Let’s face it: while most of us don’t go into a helping profession because of the paycheck, most of us DO depend on our income to live — to pay rent or a mortgage, to care for our families, to care for ourselves. Managing the financial aspects of our profession can be tricky, but ethical boundaries can guide and support you in this aspect of your work. As usual, there are a couple of ways this topic can come up on exams — let’s take a look at a sample.
A school therapist evaluates a 6 year-old student and concludes that the child is likely suffering from both ADHD and a Learning Disorder. The therapist meets with the family and provides a referral to a psychologist in the community for further testing. Several days later, the psychologist calls the therapist, thanks her for the referral, and suggests an ongoing relationship in which the psychologist gives the therapist a percentage of the testing fee in this and future cases. The therapist should NEXT:
A. Ensure that no conflict of interest exists before moving forward
B. Consult with school administration about this arrangment
C. Refuse the offer
D. Report the psychologist to the licensing board
I was surprised to find that there are a couple of pretty significant differences in the ethical guidelines regarding financial arrangements for social workers and MFT’s. Social workers are ethically bound to consider the client’s ability to pay when setting fees, while MFT’s are bound to “conform to accepted professional practices,” (AAMFT Code of Ethics, 2012). The AAMFT Code of Ethics specifically discusses situations in which therapists may use collections agencies or legal means to recoup fees, while the NASW Code of Ethics does not address this topic. Both professions, though, share the same standards regarding bartering, accepting/giving compensation for referrals, and accurately representing the services rendered. The complete NASW Code of Ethics can be found here: http://www.naswdc.org/pubs/code/code.asp The complete AAMFT Code of Ethics can be found here: http://www.aamft.org/imis15/content/legal_ethics/code_of_ethics.aspx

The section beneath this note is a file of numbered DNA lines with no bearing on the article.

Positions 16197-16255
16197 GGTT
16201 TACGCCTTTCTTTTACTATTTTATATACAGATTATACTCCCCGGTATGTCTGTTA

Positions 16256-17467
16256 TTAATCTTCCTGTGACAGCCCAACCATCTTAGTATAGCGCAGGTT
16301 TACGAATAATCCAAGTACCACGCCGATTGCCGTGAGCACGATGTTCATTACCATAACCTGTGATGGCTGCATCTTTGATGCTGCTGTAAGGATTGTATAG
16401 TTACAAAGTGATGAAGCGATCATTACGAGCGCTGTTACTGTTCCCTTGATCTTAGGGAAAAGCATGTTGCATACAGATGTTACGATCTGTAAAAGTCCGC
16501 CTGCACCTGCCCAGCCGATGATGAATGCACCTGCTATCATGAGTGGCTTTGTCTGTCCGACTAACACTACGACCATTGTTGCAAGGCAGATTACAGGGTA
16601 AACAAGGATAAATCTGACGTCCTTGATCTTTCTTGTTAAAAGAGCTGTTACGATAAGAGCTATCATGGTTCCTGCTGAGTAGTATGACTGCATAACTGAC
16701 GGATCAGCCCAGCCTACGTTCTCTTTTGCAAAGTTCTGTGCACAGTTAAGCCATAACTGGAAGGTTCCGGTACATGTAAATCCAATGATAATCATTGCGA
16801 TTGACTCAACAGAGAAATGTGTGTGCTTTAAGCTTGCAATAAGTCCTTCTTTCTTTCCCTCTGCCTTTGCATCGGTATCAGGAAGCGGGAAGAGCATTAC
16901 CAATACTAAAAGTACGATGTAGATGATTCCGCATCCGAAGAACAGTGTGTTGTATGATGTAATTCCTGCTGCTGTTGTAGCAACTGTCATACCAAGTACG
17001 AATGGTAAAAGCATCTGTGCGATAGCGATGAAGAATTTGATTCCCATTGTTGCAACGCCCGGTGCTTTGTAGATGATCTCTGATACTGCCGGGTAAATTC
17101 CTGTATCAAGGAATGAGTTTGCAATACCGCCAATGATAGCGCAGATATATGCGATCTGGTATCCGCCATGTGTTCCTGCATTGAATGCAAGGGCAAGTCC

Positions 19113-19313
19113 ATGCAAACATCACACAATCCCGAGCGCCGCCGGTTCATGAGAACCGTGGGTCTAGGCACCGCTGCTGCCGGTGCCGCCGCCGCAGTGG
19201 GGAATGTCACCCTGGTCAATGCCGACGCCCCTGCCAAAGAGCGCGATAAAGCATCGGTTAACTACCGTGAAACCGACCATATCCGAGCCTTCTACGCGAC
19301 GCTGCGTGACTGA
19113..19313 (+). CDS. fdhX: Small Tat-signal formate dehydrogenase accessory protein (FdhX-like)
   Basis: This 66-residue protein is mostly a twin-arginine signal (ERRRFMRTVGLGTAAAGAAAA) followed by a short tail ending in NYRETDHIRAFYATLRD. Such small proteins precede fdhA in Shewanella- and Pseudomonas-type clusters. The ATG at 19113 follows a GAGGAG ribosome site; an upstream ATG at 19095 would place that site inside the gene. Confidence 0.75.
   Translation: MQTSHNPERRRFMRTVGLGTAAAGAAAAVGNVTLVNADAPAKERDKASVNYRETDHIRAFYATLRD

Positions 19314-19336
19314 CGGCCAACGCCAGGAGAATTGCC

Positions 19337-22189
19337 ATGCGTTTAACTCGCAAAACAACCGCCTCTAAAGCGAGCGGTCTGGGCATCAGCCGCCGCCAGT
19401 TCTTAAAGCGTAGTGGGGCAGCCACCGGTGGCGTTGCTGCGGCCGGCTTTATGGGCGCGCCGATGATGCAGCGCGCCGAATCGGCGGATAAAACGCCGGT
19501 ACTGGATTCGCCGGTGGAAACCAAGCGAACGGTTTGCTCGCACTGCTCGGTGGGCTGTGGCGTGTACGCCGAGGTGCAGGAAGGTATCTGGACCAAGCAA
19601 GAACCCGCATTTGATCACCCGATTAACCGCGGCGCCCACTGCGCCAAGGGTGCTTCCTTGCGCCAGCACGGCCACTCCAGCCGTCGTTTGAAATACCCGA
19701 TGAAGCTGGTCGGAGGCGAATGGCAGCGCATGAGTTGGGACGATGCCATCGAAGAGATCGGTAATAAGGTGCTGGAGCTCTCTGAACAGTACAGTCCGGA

C is the best answer to the question above: whether you’re an MFT or a social worker, whether you’re in private practice or working for an organization or agency, accepting fees for a referral is unethical. Even though the therapist in this case has provided a clinical service to the client, the financial arrangement that the psychologist is suggesting would involve the therapist accepting compensation when no service is being performed. A and B are not the best answers because regardless of the therapist’s use of consultation or consideration of conflicts of interest, accepting kickbacks for a referral is considered unethical. D is not the best answer because the therapist’s NEXT task would be to refuse the offer. Understanding your professional code of ethics can help you PASS your exam, but more importantly, it will help keep you and your clients safe once you are licensed!
Coming up next week: Boundaries
Think our straightforward, sensible approach could help you PASS your social work or MFT exam? If you’re preparing for a social work exam, check out our Social Work Study Materials. If you’re preparing for an MFT exam, check out our MFT Study Materials. Learn more about our offerings at The Therapist Development Center.
Looking for more practice questions and some study tips? Check out our new Social Work Exam Study Guide:
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